What is the Difference Between Bioaccumulation & Biomagnification?

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  • 0:04 Chemicals & Food Chains
  • 0:42 Bioaccumulation
  • 1:13 Biomagnification
  • 2:19 Similarities & Differences
  • 3:35 Examples
  • 4:59 Lesson Summary
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Lesson Transcript
Instructor: Adrianne Baron

Adrianne has a master's degree in cancer biology and has taught high school and college biology.

Bioaccumulation and biomagnification are very similar yet quite different. We are going to discuss each and compare them to make their differences better understood.

Chemicals & Food Chains

There are several terms that seem so closely related that they are easily mixed up. This is the case with two scientific terms that have been used more and more in recent years as scientists have studied the environment and how it affects food chains. A food chain is a linking showing which animals eat which other animals. When an animal eats its prey, it also ingests the chemicals that the prey had built up in its body.

Some chemicals are harmless, while others are harmful or toxic. Toxic chemicals exist in the air, water, and soil and can enter food chains by being absorbed or eaten by animals.


This brings us to our first often-confused term. Bioaccumulation refers to the build-up of a toxic chemical in the body of a living organism. What essentially happens is that an organism absorbs the chemicals across their skin or otherwise takes them in. The concentration of the toxic chemical will become higher in the organism than it is in the air, water, or soil that the organism got it from. Over time, the amount of the toxic chemical will grow until it reaches the point where it becomes deadly to the living organism.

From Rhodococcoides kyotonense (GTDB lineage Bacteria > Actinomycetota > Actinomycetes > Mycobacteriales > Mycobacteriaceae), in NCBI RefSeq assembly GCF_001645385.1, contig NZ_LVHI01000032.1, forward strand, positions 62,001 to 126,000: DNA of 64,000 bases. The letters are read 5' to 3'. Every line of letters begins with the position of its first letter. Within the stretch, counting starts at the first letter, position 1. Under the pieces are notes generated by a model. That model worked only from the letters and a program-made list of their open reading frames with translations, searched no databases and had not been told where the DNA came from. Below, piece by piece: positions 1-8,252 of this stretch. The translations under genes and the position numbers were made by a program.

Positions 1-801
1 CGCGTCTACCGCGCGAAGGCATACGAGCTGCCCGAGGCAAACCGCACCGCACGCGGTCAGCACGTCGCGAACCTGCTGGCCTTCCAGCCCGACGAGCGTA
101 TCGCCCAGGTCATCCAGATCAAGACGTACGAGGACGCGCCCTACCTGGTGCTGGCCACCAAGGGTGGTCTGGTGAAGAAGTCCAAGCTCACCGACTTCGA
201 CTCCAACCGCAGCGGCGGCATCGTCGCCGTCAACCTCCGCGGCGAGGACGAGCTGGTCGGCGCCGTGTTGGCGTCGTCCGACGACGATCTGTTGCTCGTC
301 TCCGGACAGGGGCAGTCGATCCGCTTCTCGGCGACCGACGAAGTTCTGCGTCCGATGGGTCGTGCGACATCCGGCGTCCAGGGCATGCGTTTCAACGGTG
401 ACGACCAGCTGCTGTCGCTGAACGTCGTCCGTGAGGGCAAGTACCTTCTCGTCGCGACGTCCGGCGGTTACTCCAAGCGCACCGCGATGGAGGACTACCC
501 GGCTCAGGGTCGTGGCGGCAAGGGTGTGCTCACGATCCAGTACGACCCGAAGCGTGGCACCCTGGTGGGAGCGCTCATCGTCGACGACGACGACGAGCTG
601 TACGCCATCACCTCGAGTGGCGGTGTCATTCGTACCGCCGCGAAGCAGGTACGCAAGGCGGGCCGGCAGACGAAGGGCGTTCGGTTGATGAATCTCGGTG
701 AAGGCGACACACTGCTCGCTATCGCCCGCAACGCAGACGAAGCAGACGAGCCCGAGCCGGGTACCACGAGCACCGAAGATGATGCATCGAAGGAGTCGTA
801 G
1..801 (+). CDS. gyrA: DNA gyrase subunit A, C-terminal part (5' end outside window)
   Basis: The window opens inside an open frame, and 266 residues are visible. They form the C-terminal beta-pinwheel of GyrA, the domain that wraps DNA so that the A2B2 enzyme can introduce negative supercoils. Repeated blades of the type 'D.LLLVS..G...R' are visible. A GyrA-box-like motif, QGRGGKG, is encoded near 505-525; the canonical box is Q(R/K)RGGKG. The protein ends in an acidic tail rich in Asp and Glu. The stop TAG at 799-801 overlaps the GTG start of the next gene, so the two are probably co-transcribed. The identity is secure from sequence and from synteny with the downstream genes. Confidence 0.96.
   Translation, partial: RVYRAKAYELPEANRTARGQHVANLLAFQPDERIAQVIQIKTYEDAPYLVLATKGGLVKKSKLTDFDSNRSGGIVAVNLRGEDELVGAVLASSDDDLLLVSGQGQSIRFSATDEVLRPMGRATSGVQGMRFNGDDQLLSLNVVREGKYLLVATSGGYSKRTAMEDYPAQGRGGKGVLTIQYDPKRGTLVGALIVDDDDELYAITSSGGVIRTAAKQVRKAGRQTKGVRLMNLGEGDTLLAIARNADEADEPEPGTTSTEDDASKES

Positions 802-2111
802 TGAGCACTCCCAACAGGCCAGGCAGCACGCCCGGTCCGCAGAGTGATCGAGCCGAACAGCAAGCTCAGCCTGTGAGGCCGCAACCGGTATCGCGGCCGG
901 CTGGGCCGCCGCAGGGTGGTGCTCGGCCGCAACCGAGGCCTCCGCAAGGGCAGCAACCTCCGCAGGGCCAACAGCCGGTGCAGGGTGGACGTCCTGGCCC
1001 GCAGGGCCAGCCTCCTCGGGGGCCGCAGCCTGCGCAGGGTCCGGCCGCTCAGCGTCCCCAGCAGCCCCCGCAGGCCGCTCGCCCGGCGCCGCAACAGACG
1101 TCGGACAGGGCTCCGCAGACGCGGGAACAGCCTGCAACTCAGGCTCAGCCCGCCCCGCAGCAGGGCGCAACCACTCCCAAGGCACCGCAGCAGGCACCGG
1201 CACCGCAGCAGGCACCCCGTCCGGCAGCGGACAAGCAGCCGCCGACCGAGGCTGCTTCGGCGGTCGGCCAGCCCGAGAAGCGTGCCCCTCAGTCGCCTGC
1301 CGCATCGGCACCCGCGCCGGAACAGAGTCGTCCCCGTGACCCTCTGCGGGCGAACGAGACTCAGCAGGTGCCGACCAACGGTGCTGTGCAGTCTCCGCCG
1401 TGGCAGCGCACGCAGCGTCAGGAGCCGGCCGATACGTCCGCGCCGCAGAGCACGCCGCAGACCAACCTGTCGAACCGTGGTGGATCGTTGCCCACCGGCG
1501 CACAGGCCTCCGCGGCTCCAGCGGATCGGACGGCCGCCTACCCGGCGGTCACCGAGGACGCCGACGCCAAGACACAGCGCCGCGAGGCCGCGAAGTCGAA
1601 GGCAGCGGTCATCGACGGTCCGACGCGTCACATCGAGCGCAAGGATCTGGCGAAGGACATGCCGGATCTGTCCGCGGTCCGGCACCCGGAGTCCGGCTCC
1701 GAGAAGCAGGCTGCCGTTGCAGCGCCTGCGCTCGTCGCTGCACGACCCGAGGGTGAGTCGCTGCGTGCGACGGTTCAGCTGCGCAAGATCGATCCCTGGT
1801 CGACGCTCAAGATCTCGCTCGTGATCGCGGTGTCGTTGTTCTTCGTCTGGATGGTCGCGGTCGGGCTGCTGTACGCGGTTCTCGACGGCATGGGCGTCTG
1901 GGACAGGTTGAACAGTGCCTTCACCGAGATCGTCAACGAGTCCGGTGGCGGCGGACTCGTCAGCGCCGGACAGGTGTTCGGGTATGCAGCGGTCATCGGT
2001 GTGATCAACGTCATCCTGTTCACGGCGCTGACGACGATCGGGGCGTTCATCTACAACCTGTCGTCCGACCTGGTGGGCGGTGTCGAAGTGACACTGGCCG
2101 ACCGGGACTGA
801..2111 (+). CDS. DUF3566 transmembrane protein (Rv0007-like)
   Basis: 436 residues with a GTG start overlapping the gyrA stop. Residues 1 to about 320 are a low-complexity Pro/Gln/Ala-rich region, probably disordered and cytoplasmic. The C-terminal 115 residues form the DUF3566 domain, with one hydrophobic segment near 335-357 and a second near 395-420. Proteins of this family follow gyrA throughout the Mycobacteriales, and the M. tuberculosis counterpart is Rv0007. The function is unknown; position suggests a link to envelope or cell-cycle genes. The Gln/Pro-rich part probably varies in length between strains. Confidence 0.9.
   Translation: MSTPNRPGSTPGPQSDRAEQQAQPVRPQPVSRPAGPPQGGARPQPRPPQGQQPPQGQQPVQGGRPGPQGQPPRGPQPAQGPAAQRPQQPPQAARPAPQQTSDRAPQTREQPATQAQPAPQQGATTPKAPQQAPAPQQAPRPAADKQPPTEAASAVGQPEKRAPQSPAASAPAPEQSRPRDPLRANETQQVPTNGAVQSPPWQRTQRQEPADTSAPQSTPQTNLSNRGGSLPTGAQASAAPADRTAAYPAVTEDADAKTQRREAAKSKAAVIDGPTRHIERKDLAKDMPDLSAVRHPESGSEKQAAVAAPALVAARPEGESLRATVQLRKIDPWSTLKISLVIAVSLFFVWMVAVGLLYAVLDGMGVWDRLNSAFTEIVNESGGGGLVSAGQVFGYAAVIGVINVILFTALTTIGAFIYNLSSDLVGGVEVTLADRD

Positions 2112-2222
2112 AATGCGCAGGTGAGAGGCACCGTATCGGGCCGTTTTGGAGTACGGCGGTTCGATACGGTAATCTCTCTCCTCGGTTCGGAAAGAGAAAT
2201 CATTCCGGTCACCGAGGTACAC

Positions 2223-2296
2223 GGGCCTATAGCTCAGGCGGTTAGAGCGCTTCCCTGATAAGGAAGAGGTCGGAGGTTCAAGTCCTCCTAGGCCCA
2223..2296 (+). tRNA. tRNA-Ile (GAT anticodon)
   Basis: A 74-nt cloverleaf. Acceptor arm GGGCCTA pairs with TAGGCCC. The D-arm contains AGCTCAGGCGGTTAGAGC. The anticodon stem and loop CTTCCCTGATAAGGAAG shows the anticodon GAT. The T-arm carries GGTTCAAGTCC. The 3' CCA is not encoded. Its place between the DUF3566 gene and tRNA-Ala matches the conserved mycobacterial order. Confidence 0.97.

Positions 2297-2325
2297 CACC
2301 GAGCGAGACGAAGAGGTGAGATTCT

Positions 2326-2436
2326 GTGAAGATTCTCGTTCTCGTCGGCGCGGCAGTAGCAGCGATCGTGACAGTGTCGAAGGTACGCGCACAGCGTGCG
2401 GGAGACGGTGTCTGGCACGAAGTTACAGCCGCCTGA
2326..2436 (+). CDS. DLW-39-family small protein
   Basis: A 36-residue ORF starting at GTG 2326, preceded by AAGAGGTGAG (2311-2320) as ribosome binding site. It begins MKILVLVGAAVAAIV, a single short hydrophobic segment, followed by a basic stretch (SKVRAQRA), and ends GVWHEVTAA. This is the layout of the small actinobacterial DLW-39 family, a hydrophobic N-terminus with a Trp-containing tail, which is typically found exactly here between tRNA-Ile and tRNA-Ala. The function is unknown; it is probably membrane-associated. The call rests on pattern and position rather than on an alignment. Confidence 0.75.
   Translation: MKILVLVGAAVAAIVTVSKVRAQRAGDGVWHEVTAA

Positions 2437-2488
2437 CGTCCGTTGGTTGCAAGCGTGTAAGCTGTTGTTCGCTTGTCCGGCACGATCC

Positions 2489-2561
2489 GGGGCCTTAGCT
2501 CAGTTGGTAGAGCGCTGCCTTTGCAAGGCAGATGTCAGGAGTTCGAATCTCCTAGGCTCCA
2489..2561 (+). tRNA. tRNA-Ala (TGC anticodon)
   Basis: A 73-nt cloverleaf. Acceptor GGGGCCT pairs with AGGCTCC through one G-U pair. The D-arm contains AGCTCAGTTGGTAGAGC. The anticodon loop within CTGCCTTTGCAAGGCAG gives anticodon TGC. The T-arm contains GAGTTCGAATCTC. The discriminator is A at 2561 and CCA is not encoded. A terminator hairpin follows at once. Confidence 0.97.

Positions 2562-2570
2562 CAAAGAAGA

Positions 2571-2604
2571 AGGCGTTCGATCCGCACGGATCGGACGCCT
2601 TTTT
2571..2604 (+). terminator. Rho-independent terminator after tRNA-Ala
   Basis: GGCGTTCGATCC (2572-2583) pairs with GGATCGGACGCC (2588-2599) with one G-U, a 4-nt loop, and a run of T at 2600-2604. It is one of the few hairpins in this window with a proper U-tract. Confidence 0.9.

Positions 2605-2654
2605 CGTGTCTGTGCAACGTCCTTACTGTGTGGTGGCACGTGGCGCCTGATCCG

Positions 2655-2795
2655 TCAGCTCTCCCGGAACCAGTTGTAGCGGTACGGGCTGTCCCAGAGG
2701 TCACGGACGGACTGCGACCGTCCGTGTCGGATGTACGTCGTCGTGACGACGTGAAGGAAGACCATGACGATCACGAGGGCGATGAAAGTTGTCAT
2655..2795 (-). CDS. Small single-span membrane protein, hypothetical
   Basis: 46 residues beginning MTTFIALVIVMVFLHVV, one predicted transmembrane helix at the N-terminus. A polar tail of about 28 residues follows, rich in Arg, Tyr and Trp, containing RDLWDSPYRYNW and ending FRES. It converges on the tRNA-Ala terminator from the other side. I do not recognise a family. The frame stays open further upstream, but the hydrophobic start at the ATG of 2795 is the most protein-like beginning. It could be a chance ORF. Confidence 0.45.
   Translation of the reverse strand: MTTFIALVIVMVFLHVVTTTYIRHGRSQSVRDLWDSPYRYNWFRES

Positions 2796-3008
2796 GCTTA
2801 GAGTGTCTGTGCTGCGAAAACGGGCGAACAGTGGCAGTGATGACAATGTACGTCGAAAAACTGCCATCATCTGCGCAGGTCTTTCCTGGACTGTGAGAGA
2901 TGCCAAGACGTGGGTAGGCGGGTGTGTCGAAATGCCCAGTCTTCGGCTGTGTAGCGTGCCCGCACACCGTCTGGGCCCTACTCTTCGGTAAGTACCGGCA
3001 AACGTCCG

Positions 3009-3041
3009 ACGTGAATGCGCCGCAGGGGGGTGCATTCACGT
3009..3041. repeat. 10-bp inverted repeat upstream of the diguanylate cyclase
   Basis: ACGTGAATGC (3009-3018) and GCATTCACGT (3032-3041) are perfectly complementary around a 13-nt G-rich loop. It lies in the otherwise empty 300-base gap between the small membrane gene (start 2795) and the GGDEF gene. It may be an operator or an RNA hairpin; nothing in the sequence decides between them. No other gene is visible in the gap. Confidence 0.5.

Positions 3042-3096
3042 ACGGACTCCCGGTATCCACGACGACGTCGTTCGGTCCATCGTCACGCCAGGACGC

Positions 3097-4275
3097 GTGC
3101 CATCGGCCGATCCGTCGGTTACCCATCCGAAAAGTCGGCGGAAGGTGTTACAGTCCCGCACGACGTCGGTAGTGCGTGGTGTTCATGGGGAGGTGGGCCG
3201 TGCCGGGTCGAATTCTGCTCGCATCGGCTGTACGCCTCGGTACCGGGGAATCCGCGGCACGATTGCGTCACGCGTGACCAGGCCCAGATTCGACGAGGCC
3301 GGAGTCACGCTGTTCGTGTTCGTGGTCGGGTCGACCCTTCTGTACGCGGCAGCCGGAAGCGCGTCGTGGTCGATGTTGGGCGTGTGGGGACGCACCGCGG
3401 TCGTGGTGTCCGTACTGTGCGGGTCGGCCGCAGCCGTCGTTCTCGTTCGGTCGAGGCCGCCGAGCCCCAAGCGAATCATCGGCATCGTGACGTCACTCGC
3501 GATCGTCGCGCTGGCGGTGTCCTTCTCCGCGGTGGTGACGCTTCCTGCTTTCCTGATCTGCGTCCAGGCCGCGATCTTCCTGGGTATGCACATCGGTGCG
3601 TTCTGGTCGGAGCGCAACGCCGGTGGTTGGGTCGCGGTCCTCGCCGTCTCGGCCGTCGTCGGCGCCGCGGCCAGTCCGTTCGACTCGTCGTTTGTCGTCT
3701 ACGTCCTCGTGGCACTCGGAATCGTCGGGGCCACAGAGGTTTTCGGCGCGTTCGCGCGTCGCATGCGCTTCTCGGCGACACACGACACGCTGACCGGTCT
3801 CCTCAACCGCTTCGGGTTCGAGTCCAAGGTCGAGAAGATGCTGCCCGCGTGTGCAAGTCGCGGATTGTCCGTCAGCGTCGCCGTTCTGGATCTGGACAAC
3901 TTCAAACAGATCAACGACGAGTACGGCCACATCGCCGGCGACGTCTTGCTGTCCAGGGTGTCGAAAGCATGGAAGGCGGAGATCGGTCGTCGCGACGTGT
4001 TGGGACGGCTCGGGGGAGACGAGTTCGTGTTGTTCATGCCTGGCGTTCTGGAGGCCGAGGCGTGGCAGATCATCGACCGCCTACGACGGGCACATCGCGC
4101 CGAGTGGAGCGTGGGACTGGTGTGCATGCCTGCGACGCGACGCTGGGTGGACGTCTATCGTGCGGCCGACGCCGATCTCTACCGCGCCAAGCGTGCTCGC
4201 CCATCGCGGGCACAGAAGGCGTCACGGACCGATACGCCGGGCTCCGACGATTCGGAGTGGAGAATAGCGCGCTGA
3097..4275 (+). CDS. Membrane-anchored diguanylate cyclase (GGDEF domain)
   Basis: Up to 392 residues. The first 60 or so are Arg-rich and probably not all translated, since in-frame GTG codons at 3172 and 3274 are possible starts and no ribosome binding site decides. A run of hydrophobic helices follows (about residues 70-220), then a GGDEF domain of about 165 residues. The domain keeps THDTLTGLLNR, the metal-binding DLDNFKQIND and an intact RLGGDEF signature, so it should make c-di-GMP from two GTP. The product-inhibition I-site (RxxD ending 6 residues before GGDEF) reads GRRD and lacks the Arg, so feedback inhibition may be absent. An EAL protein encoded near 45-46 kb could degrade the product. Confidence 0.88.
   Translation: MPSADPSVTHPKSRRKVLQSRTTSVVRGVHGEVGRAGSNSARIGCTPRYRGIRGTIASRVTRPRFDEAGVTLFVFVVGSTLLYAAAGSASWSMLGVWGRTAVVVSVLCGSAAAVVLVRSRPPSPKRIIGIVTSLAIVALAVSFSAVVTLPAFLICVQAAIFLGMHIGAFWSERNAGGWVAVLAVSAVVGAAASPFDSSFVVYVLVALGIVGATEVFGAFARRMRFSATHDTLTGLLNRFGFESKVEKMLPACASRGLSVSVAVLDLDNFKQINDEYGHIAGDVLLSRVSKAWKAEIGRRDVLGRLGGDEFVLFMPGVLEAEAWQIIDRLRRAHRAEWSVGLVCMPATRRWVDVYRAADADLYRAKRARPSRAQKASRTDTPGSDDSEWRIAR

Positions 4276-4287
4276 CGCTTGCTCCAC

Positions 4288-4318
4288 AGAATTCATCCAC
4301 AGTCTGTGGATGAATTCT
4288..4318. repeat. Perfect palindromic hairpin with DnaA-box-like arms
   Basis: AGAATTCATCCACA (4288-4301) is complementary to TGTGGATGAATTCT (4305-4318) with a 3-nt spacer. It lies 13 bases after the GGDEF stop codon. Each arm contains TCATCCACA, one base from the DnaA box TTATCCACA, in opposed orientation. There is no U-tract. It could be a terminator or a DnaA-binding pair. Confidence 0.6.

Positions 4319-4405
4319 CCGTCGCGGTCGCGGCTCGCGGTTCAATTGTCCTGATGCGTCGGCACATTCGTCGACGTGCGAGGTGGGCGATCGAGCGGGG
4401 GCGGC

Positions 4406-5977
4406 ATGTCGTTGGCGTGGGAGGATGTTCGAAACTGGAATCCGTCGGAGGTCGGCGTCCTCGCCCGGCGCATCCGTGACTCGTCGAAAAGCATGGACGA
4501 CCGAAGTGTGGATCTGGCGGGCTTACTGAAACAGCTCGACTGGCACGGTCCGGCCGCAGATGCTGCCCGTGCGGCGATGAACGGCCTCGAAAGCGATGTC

The term that bioaccumulation is often confused with is biomagnification, which is when a toxic chemical increases in amount each time it moves up a food chain. The toxic chemical may start at a low amount in the original organism that originally took it in, but then that organism is eaten. The second animal that eats the original organism is larger and therefore needs to consume more than just one or two of the organism. This causes the toxic chemical in the second animal to increase from eating multiple organisms.

Now, the second animal is eaten by an even larger animal. Because this third animal is even bigger than the second animal, it has to eat several of the second animal. This causes the amount of the toxic chemical to be magnified again.

Finally, the larger third animal gets eaten by a yet much larger animal. Now this fourth animal really eats a lot of the third animal and ends up with a very high amount of the toxic chemical in its body. The amount of the toxic chemical can be so high at this point that eating even a modest amount can become life-threatening for the next animal in the food chain.

Similarities & Differences

Let's first look at the similarities between bioaccumulation and biomagnification. We already know that both require a chemical to enter into living organisms and both require that the chemical is a toxic one. We wouldn't really care about the build-up of a non-toxic chemical. There's really no harm there, in other words.

They both require that the chemical be dissolved in fat. When a chemical is dissolved into the fat of an animal, then it passes much easier to the animal that eats it. The chemical must also be mobile. Any chemical that sits still will not make its way into the body of an organism and therefore will not cause bioaccumulation or biomagnification.

Lastly, the toxic chemical must be stable enough to live for a long time. If the chemical breaks down quickly, then it will not build up quickly enough to cause bioaccumulation or biomagnification.

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